It was a pleasure to hear from Bryan Seck, the Director of Workforce Development for the Lincoln Partnership for Economic Development at our meeting on June 7.
Bryan was part of Prosper Lincoln which designed a plan to improve our community. The plan for Prosper Lincoln came from Vital Signs studies. The focus of Prosper Lincoln continues to address the needs. Some changes are yet to be put in place.
Bryan shared facts and figures but, more importantly, shared stories. He said that we may not have noticed a rise in the unemployment rates with the recession. But, what happened is that many jobs weren't lost - they were just changed from full time to part time. What that did was increase the underemployed population. But, there is not a way to measure that.
Instead we saw an increase in the number of families at poverty level - many due to becoming underemployed. 
"In our community, the average person in poverty is a single, white mom with at least one job and with two school-aged children.""
Brad shared a budget for a mom with three kids.
$1,664 - Income er month ($13/hour, 32 hours/week)
$1,660 - expenses (rent, car, phone, utilities, diapers/toiletries, childcare, gas, auto insurance)
$4 - remaining for savings
At about $2,000, they qualify for food stamps which helps cover about $200 per month. We discussed what happens when she is offered a pay increase that will net another $150 per month. But, it would then put her over the income level and she would lose her food stamps (so basically loses $50 per month).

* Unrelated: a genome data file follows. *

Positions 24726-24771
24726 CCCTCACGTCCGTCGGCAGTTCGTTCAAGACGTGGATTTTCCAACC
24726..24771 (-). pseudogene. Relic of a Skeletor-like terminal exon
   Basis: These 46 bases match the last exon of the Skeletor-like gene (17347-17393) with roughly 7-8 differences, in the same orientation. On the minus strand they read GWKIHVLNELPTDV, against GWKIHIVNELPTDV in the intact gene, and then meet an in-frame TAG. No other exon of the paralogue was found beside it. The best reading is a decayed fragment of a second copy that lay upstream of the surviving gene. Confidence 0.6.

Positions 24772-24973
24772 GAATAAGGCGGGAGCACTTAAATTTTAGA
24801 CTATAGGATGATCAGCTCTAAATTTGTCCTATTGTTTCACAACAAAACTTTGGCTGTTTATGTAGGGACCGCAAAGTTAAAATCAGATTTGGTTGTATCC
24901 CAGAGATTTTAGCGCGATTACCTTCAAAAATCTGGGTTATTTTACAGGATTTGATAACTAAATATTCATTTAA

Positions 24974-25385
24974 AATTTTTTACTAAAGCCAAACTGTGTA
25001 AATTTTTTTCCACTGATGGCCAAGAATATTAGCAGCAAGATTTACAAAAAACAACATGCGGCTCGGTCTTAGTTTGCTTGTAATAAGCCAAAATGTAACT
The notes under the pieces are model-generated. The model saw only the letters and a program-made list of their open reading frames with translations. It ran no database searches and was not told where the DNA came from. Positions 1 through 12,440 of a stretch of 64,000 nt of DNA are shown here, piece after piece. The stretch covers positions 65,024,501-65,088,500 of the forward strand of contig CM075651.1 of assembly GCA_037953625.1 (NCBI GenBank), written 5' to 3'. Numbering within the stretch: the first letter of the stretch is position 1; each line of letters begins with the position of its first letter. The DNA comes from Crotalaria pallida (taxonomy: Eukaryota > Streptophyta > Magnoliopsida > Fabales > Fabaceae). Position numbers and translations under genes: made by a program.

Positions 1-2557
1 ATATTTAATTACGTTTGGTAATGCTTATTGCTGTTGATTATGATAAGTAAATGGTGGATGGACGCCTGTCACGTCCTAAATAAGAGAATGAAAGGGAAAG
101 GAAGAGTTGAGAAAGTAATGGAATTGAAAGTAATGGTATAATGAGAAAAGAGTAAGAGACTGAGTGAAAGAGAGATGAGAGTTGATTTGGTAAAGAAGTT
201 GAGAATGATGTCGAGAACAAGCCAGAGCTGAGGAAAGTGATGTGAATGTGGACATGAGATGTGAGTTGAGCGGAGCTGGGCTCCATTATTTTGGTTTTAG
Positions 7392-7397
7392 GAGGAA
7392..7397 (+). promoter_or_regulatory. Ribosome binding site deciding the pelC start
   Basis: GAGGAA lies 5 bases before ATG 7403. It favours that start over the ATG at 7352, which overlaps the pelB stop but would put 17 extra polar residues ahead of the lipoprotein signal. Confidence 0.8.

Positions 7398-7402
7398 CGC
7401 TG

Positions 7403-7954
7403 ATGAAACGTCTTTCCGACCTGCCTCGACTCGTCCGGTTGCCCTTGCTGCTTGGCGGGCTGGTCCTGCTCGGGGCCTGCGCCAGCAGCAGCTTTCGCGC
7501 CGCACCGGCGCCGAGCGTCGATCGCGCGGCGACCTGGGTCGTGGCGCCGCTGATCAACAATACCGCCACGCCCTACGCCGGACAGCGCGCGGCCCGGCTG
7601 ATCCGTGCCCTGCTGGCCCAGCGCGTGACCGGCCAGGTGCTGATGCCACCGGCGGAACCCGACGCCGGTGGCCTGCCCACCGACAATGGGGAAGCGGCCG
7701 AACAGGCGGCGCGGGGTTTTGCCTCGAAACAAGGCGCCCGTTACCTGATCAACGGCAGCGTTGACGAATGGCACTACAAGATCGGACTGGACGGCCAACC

If she declines the raise the employer may think she is lazy, or wants to depend "on the system". We need to find a way to make the salary increase worth accepting.
Bryan spent some time discussing a way that we can help move people out of underemployment - away from poverty - and possibly help them survive without being dependent on support of food stamps and other government assistance.
Key - help them see a career path. Rather than looking at the job as a way to just pay bills, look at it as the start of a career. Help employees understand how making a change - accepting a salary change now - is along the path to a bigger position in the near future.
Bryan also shared the jobs and minimum requirements. Today only 36% of the jobs are open for applications with a high school diploma or less. That means that 74% require college degrees. Bryan says that we need to change our focus from requiring a degree to accepting certification.
We also learned about an app that people in need can use to connect to services. An app works because it does not require wifi or data services on a smartphone. The app works on even inexpensive phones. With the app, we can connect people with needed services. Many people do not know what those resources are - this can help connect them.
It is obvious there is a lot going on with workforce development. He told us about JELO (Jobs and Extended Learning Opportunities) which connects businesses with Lincoln Public School students by sharing extending learning opportunities. This can help connect young adults to career pathways in Lincoln. Employers can share job shadow, internship, apprentice and other job opportunities through the program.